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LOST SHIPS AND LONELY SEAS
 

King Abbe Thulle was not a man to ask for gifts, but was anxious to bestow favors. He offered to send some of his own craftsmen to help build a vessel and to provide such native food as might lend variety to the ship's stores. One thing only he desired. He was about to wage war against the rebellious people of an island which had done him grave injury, and it would be of great advantage if Captain Wilson would permit four or five of his men to go along with their muskets. The whole crew volunteered for this sporting adventure, but four young single men were chosen, with the third mate, Mr. Cummings, in charge. Wearing blue jackets and cocked hats with light blue cockades, they sailed blithely away with the army of the king.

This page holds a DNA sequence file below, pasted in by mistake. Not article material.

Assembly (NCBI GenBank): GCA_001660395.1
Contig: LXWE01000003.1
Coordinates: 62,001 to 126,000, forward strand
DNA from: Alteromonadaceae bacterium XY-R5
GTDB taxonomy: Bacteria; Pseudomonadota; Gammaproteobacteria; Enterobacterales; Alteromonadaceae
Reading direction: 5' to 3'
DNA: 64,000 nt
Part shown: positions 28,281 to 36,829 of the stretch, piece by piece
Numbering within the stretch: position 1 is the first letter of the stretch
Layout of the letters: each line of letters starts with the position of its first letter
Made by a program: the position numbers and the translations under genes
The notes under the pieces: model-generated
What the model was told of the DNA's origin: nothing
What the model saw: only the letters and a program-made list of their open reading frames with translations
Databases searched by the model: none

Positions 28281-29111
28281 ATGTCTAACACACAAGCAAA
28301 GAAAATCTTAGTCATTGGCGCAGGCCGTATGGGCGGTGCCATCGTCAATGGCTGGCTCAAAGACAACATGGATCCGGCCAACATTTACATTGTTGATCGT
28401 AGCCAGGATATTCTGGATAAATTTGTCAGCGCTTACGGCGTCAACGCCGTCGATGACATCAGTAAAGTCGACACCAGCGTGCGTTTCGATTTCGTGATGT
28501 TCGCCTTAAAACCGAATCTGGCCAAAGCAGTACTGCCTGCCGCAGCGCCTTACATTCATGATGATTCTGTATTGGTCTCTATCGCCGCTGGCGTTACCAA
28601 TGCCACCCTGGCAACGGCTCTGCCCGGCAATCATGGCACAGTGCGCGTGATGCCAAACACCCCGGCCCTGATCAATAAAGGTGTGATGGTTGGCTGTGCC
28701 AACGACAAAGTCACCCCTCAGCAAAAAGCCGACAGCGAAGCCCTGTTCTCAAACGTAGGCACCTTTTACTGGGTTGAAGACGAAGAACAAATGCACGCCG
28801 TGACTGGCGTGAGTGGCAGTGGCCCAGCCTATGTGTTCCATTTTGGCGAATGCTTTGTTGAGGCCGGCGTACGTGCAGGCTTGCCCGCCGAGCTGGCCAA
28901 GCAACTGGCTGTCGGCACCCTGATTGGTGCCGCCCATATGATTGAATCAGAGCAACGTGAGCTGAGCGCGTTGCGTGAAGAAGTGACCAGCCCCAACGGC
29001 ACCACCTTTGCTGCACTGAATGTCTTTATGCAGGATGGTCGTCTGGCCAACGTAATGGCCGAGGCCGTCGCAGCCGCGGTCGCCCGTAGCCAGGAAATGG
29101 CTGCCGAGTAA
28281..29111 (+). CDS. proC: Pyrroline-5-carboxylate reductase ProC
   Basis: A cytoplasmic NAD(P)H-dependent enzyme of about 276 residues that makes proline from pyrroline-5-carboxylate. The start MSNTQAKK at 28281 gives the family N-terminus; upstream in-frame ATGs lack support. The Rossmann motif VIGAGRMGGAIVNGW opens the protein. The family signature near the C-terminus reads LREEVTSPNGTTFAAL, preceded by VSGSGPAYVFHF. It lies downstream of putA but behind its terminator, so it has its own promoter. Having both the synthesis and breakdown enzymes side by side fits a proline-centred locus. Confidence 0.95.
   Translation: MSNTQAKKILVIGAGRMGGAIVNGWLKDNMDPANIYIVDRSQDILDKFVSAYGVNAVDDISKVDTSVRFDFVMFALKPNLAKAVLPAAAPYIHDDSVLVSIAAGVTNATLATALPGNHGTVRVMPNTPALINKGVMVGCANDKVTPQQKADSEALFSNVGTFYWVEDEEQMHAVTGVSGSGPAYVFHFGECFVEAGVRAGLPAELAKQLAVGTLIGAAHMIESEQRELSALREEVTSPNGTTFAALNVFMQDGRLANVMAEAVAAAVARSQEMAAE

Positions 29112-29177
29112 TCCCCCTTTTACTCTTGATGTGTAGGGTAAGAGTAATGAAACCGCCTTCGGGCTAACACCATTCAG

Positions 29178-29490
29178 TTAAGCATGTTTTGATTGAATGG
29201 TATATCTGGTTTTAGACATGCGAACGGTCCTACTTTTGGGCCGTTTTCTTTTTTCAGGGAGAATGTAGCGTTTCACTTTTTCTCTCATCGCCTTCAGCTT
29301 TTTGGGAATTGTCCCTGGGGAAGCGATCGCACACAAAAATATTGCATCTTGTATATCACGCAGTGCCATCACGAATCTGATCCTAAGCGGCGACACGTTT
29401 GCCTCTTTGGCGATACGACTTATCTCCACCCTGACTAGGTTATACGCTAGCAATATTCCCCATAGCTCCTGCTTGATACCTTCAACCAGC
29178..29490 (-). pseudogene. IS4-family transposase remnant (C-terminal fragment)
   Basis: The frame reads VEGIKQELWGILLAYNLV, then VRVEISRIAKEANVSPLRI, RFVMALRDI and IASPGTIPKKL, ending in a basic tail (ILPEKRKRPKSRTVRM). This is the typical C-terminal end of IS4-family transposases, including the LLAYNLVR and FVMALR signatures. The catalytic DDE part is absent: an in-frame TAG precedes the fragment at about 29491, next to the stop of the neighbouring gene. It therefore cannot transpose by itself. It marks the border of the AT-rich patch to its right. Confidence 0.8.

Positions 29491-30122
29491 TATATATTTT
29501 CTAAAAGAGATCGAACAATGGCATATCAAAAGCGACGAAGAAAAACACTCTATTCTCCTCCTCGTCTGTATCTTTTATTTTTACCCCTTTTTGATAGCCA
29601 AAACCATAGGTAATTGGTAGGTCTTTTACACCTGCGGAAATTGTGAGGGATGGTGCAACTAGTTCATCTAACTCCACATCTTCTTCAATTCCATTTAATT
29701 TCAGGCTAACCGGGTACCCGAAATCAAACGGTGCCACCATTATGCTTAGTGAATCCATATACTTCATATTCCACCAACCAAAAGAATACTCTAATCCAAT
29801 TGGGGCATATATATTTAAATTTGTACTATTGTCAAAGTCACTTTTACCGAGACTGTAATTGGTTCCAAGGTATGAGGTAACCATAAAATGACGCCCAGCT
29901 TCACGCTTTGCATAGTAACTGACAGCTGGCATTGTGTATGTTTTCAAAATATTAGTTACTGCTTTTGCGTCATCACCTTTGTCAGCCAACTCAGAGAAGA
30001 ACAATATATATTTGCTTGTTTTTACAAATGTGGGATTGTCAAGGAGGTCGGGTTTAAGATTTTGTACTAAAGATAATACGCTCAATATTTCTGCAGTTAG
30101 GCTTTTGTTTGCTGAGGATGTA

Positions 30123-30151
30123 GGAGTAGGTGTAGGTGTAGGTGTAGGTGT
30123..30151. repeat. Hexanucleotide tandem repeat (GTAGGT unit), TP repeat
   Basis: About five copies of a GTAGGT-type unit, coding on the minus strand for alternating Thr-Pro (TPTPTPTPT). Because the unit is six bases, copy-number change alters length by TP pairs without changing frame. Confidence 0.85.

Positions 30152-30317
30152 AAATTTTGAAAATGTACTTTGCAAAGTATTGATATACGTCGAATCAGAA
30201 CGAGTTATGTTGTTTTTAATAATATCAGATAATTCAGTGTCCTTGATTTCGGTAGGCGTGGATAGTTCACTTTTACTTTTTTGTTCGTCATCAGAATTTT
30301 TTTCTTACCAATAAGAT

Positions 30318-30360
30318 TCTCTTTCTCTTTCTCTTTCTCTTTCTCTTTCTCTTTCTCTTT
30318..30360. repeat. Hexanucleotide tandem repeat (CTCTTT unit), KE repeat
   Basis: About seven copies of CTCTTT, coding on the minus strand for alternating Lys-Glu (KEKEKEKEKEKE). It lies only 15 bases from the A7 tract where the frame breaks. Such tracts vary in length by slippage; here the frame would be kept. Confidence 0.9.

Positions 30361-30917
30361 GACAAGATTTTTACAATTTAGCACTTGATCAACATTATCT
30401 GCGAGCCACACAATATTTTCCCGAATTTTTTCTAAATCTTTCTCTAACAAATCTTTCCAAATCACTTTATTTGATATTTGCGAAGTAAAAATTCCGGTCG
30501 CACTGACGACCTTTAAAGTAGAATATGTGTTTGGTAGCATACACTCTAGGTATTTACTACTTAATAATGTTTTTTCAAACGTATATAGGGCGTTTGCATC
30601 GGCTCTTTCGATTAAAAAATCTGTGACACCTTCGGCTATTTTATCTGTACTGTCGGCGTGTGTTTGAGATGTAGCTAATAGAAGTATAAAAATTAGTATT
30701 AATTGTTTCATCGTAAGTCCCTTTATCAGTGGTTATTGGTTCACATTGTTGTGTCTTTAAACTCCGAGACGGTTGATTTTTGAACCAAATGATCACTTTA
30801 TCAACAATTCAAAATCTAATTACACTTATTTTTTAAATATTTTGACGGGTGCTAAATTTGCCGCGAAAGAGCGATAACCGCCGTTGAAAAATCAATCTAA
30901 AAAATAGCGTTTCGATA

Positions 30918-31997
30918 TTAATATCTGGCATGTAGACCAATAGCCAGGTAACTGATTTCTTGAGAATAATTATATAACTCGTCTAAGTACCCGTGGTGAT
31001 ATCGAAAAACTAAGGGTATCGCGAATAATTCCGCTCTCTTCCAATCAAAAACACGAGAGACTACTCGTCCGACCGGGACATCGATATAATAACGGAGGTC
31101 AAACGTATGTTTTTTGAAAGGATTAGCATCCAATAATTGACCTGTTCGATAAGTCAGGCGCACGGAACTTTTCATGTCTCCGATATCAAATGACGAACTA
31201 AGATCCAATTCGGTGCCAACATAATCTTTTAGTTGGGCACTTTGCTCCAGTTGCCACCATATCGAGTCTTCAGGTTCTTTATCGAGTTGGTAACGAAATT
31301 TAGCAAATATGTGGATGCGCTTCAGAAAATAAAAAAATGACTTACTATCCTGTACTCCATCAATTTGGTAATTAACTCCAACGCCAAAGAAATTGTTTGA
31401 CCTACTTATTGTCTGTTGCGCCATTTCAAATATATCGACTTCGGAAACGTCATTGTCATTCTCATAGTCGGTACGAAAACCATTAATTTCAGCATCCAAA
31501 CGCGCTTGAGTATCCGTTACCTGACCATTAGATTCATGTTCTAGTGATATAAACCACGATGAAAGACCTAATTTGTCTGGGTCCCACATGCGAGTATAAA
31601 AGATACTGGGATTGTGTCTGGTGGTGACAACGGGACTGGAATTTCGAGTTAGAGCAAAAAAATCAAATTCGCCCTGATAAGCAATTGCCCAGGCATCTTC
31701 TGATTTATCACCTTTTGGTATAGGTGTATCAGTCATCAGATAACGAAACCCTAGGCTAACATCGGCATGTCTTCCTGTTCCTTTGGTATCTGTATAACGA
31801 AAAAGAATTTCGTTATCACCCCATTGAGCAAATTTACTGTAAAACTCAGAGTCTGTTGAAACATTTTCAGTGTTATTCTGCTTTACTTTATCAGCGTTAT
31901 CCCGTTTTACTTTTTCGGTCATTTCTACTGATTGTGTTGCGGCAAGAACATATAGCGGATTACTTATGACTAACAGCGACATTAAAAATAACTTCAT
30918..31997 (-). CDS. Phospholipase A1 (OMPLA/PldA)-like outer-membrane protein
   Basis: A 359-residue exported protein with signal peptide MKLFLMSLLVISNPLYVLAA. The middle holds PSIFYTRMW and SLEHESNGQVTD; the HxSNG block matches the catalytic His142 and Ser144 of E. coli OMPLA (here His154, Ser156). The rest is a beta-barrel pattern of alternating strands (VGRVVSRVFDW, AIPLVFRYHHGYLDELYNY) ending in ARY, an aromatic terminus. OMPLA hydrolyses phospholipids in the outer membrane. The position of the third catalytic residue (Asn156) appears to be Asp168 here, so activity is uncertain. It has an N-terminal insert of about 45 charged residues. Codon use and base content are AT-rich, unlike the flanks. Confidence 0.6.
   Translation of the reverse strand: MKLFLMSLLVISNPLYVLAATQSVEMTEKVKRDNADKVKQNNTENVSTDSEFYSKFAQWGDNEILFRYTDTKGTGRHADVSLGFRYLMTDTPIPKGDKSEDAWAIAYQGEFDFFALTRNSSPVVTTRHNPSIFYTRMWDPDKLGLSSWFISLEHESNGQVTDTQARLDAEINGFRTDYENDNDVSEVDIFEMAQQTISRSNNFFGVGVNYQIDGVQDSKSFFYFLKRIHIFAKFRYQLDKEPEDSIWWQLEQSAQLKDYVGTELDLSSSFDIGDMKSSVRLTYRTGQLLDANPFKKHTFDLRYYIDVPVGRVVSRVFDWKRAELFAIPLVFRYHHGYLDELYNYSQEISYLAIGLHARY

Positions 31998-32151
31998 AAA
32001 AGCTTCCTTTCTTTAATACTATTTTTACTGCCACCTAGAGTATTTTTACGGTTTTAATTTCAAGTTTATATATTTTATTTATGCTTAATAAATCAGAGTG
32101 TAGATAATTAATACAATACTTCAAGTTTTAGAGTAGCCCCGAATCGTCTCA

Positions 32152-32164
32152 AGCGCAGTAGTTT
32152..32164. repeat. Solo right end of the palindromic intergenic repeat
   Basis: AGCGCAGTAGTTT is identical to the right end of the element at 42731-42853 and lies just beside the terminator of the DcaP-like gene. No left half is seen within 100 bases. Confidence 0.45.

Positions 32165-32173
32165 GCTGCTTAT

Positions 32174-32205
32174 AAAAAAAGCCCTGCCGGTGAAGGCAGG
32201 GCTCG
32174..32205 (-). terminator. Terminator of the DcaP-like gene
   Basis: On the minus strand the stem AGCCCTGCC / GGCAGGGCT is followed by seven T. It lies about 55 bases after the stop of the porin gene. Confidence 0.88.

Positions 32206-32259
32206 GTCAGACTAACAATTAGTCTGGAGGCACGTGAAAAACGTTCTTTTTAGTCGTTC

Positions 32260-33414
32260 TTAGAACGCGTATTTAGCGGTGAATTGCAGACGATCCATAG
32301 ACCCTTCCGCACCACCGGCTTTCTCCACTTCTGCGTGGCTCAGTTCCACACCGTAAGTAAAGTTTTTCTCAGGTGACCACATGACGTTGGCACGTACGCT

Meanwhile the crew had begun work on a small schooner after electing Captain Wilson as their superior officer, the narrative explaining that "as every reader may not be acquainted with maritime proceedings, to such it will not be improper to remark that when a merchant ship is wrecked all authority immediately ceases, and every individual is at full liberty to shift for himself." It was faithfully promised that in all things the men would obey Captain Wilson as when the Antelope had been afloat.

The second officer, Mr. Barker, had been a ship-